India’s first green bond auction will generate a lot of greenium, according to reports

According to two government officials, the Indian government has identified 400 billion rupees ($4.92 billion) in projects (greenium) that may be supported with the revenues and expect to issue its first green bonds at a ‘greenium,’ with yields below current market rates.

For the current fiscal year that ends on March 31, the government intends to raise 160 billion rupees through green bonds. The first tranche, worth 80 billion rupees, is slated for auction on Wednesday.

The money would go toward “green” initiatives that assist lower the carbon footprint of the economy, including solar, wind, and small hydropower projects.

A green premium, or “greenium,” on pricing is what the government anticipates will cause yields on sovereign bonds to drop 5–10 basis points (bps) as a result of the enthusiastic response and interest from both international and local investors.

One of the two people added, “The expectation of a green premium is in line with ‘greenium’ that issuers have globally.”

The top 50 foreign portfolio investors (FPI) met with India’s Ministry of Finance in December, and at that meeting, investors expressed interest. Those with green mandates also inquired about domestic registration requirements, according to the sources.

The Reserve Bank of India (RBI) said on Monday that there would be no limits on FPI purchases of these securities.

An email from Reuters requesting comments received no response from the Ministry of Finance.

“Due to the regulations requiring the purchase of these securities, green bonds should be more expensive. Because of the nature, the outstanding (amount) would initially be fairly tiny, and we might observe some aggressive demand “said Ashish Agrawal, head of Asia for Barclays’ FX and EM macro strategy research.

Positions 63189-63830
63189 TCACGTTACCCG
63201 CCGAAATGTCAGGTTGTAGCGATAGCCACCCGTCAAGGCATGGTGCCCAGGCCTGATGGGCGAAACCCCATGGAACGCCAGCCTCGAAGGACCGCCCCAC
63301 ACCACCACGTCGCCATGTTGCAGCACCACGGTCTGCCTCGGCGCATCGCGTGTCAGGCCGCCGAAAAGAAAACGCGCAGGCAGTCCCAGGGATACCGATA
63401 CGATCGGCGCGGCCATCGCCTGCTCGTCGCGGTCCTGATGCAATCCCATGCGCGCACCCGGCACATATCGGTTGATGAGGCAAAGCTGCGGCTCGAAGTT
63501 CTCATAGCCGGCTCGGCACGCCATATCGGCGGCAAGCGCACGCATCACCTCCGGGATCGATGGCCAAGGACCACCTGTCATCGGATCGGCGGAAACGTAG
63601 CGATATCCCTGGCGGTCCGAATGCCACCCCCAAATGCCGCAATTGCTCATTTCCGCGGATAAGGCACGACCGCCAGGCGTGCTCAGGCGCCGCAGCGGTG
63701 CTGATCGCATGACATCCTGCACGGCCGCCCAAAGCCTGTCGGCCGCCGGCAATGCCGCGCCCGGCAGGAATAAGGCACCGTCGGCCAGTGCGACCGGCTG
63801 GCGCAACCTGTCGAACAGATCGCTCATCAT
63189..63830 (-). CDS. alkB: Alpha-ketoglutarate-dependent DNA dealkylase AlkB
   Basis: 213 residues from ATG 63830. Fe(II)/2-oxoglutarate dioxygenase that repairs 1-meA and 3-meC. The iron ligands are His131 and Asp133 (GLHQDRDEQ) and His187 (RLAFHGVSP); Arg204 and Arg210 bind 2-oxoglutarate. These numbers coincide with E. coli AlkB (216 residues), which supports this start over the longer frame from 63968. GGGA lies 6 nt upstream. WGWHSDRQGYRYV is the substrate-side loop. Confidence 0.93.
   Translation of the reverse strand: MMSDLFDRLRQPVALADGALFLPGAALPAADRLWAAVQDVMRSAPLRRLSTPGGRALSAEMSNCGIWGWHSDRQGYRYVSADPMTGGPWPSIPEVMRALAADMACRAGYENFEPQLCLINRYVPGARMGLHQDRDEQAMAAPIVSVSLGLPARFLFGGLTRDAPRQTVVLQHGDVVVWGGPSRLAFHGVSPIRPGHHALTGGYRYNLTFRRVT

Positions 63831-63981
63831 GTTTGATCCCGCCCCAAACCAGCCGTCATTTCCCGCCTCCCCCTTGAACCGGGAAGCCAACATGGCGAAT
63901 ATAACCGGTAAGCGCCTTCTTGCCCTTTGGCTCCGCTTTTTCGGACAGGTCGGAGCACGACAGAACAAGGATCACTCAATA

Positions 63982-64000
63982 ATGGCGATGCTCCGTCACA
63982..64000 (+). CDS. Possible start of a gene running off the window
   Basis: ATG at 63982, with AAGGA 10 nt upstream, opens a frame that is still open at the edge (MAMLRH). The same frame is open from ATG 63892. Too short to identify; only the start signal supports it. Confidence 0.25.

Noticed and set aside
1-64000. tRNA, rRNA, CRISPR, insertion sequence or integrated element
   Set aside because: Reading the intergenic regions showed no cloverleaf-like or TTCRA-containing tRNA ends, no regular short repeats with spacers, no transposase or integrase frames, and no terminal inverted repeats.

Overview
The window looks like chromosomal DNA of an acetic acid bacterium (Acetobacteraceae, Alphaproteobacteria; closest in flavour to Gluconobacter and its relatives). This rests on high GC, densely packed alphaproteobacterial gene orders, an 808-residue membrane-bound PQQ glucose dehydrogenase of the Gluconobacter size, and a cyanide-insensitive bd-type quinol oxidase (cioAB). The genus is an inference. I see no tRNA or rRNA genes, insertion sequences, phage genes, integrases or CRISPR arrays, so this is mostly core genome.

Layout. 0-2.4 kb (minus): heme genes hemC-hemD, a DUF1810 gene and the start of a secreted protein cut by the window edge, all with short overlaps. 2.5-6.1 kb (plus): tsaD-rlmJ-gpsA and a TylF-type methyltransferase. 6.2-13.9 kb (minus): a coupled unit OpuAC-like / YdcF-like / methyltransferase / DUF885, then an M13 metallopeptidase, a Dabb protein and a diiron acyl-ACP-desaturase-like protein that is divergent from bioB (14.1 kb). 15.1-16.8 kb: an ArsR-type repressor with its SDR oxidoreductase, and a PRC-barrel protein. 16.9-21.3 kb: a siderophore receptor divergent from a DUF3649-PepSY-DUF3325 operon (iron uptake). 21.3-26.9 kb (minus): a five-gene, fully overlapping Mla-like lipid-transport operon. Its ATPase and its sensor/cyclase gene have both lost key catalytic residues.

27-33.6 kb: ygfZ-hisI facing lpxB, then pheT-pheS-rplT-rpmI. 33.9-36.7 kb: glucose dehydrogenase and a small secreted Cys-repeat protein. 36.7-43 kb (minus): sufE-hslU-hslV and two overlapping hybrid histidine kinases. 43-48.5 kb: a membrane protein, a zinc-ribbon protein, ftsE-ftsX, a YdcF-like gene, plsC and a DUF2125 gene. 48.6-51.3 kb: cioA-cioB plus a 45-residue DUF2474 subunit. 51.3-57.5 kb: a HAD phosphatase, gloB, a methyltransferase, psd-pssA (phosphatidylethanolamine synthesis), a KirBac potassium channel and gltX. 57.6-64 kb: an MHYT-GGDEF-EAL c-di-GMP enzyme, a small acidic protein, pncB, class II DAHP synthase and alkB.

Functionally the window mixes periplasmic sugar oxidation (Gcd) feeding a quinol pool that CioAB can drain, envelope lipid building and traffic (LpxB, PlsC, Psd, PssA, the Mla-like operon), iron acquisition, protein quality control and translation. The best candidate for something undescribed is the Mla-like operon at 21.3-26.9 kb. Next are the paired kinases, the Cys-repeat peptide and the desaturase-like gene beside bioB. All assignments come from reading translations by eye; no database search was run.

Five-year and ten-year green bonds, each worth 40 billion rupees, will be auctioned out by the RBI. The benchmark 10-year bond rate was 7.35%, while the government’s five-year bond yield was 7.38% for 2027.

According to Ritesh Bhusari, deputy general manager for treasury at the private sector lender South Indian Bank, demand from domestic banks and mutual funds may be minimal given that these organizations do not have a distinct green mandate.

Due to the tiny number of securities being offered, he continued, “These securities may also be illiquid in the beginning.”


According to the sources, the projects mentioned are more than 2.5 times what is planned to be raised for the current fiscal year.

If the chosen initiatives are unable to use the revenues this year, the money can be redistributed to other projects, they noted.

IiAS, a proxy advisory service, stated last week that although the bonds adhere to green bond criteria, it is advisable to increase openness regarding project implementation timetables and to examine the social and environmental risks of particular projects.

The CAG (Comptroller and Auditor General) should oversee the appointment of an external auditor who will oversee the use of the profits from green bonds.

Urban development, renewable energy, transportation, and other sectors have projects that have been identified and categorized as “dark green” and “medium green.”

Priority and ratings are used to determine the categories in accordance with a universal framework.

According to the structure made public by the government in November, interest and principal payments on the bonds are not dependent on how well the projects function and investors don’t take any risks associated with the projects.

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